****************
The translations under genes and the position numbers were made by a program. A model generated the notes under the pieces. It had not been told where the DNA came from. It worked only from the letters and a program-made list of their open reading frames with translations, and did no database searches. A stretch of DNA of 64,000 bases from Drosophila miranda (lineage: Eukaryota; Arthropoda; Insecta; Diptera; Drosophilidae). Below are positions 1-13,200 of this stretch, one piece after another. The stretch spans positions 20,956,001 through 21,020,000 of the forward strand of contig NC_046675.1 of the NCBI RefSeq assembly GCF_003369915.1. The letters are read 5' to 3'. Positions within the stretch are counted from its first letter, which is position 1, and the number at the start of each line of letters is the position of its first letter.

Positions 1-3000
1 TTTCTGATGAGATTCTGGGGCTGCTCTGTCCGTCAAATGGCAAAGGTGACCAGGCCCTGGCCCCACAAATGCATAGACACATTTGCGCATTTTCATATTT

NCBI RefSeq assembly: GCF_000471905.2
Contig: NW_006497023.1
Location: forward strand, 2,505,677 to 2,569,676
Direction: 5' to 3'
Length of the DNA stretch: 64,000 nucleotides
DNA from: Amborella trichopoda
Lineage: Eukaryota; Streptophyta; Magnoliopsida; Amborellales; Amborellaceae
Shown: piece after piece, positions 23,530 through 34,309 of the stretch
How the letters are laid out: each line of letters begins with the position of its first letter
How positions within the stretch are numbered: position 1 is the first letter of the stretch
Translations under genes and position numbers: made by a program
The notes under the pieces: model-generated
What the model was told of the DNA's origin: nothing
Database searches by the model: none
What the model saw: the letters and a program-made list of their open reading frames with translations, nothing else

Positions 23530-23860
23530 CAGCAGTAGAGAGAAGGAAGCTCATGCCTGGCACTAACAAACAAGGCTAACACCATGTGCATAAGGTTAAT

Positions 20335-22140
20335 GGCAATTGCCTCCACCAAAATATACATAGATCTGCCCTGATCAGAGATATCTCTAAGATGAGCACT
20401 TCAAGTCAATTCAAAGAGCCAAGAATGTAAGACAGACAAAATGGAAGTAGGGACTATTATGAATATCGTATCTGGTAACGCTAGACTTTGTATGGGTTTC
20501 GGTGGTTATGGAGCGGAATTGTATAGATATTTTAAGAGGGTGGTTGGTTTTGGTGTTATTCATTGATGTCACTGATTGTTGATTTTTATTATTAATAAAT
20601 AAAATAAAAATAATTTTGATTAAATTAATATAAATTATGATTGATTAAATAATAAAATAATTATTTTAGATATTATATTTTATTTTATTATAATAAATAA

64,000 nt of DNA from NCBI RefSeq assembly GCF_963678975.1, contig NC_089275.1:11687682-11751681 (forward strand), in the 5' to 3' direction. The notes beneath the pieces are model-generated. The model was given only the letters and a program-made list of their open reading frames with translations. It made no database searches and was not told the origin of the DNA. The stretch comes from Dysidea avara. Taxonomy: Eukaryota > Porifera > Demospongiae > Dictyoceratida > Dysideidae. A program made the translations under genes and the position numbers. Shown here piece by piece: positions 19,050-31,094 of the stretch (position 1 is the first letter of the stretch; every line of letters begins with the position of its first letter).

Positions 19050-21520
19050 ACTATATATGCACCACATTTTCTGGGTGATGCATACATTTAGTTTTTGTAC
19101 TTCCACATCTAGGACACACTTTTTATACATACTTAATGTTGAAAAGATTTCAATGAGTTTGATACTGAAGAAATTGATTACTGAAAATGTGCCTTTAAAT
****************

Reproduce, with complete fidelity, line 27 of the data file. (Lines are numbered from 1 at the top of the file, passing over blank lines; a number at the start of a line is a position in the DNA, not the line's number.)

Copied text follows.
Positions 19050-21520